How to come up with map layouts?

Discussion in 'Mapping Questions & Discussion' started by Ghost007c, Mar 6, 2017.

  1. Ghost007c

    Ghost007c L1: Registered

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    I have had some difficulty coming up with balanced map layouts for both teams, as well as making the map fun to play on. Any suggestions?
     
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  2. Micnax

    aa Micnax I maek map

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    Trial and error, mostly. You learn greatly from experience too, but I'd say the main aspects to consider are height variation, cover, and scale.

    Height variation makes things interesting. Because of how damage dealt is calculated in TF2, people on higher ground generally hit for more damage, so they're favourable for defending against attackers or given as a reward to attackers after capturing a point (nothing like a little payback after hard work). Having different routes with varying heights can make gameplay super interesting.

    Cover is essential for both teams, though it has to be balanced well with height variation. A high ground with lots of cover will be very difficult for attackers to take on, so giving more cover for the defenders instead can balance the battle and give them places to retreat and regroup for another attack.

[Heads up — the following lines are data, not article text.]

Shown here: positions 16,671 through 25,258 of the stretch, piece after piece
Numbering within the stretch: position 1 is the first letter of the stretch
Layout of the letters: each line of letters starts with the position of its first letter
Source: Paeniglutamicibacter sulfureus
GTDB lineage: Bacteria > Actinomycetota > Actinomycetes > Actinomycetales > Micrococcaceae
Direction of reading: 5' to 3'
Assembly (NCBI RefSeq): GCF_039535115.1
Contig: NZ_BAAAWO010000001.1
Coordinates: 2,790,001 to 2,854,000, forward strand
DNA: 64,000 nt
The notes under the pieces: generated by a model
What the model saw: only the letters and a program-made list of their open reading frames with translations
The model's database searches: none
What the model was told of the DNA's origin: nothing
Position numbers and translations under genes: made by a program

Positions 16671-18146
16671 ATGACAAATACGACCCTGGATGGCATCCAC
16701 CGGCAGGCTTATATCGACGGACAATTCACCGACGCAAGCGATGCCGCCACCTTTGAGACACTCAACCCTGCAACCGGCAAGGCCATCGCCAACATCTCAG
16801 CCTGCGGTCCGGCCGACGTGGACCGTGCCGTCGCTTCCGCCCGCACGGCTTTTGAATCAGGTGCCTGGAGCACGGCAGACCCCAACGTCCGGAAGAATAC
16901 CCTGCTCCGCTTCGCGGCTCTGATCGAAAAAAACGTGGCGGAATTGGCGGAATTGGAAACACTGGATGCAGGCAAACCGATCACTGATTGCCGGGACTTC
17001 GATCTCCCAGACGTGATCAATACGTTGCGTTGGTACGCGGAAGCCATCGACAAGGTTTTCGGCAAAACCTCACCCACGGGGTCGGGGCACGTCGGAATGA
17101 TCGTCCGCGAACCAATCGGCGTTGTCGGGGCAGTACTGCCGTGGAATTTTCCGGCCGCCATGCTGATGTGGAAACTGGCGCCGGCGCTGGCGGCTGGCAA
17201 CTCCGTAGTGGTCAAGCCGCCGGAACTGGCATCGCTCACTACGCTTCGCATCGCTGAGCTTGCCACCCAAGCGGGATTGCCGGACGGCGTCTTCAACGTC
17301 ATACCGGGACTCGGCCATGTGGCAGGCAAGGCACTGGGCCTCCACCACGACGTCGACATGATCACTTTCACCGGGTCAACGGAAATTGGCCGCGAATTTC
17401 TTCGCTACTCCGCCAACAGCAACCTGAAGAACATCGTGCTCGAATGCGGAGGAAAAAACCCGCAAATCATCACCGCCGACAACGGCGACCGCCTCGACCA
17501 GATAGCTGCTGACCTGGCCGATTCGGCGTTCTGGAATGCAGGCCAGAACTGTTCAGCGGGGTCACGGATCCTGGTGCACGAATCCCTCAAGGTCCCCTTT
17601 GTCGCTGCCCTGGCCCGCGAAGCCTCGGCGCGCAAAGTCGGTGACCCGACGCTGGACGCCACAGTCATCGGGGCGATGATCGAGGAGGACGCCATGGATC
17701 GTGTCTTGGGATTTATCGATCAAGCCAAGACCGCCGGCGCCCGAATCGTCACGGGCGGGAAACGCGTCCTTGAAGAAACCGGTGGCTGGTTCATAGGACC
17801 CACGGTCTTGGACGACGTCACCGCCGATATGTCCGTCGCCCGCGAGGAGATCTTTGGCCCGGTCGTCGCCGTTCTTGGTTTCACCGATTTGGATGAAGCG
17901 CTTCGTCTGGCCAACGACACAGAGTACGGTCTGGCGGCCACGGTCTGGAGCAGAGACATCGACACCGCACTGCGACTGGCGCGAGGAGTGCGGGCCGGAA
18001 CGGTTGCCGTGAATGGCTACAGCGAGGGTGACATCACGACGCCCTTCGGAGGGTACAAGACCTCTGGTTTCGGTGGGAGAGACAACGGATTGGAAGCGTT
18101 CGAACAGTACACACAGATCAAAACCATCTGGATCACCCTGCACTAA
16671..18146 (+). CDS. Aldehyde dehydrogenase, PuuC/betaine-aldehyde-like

Scale is probably the most important. Generally you want to aim for a 8-15 second running distance between the first spawn and the first objective point. Taking too long to walk somewhere can be boring, and is even more annoying if you get killed and have to do the walk again. In Hammer, you can drop down a prop_static of a player model (ie. Heavy) to see how big your map is relative to what the player size is. Try to look at official map sizes and spaces for how those areas are scaled.
     
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  3. Erk

    aa Erk erk

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  4. Ghost007c

    Ghost007c L1: Registered

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    I already have a demoman as one of my scales and found out that my spawn room was huge compared to the player. Thanks for the advice!
     
  5. Freyja